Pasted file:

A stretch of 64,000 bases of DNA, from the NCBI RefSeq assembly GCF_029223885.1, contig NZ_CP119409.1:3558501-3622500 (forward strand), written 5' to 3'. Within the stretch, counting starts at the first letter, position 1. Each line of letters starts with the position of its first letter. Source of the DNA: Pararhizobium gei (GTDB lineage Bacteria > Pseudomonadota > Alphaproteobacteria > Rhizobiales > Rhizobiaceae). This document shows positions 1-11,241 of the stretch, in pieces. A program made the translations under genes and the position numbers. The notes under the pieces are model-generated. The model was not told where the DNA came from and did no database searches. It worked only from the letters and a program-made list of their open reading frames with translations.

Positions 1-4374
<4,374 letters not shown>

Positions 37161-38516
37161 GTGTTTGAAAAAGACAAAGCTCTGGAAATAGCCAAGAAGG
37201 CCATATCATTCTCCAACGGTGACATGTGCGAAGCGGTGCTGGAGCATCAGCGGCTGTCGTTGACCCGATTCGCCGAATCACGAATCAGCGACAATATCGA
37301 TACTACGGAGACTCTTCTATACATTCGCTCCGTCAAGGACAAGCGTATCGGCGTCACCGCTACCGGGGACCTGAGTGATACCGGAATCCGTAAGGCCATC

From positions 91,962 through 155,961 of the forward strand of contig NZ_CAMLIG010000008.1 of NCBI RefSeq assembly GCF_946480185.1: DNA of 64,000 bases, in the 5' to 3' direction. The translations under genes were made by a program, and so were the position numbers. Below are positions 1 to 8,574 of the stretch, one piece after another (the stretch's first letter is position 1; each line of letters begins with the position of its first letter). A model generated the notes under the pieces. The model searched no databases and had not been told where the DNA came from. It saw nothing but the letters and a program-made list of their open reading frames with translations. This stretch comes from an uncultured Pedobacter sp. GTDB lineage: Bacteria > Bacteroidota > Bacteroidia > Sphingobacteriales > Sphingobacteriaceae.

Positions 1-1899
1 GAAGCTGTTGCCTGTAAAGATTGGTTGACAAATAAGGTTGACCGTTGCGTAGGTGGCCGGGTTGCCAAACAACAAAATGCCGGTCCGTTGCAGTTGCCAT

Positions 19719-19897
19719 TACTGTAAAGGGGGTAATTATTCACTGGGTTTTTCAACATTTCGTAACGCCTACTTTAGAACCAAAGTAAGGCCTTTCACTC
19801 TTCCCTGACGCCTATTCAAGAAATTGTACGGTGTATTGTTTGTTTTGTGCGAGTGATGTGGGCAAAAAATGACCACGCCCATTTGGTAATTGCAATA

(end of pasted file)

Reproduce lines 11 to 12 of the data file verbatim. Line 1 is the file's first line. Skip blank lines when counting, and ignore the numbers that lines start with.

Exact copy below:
Positions 19719-19897
19719 TACTGTAAAGGGGGTAATTATTCACTGGGTTTTTCAACATTTCGTAACGCCTACTTTAGAACCAAAGTAAGGCCTTTCACTC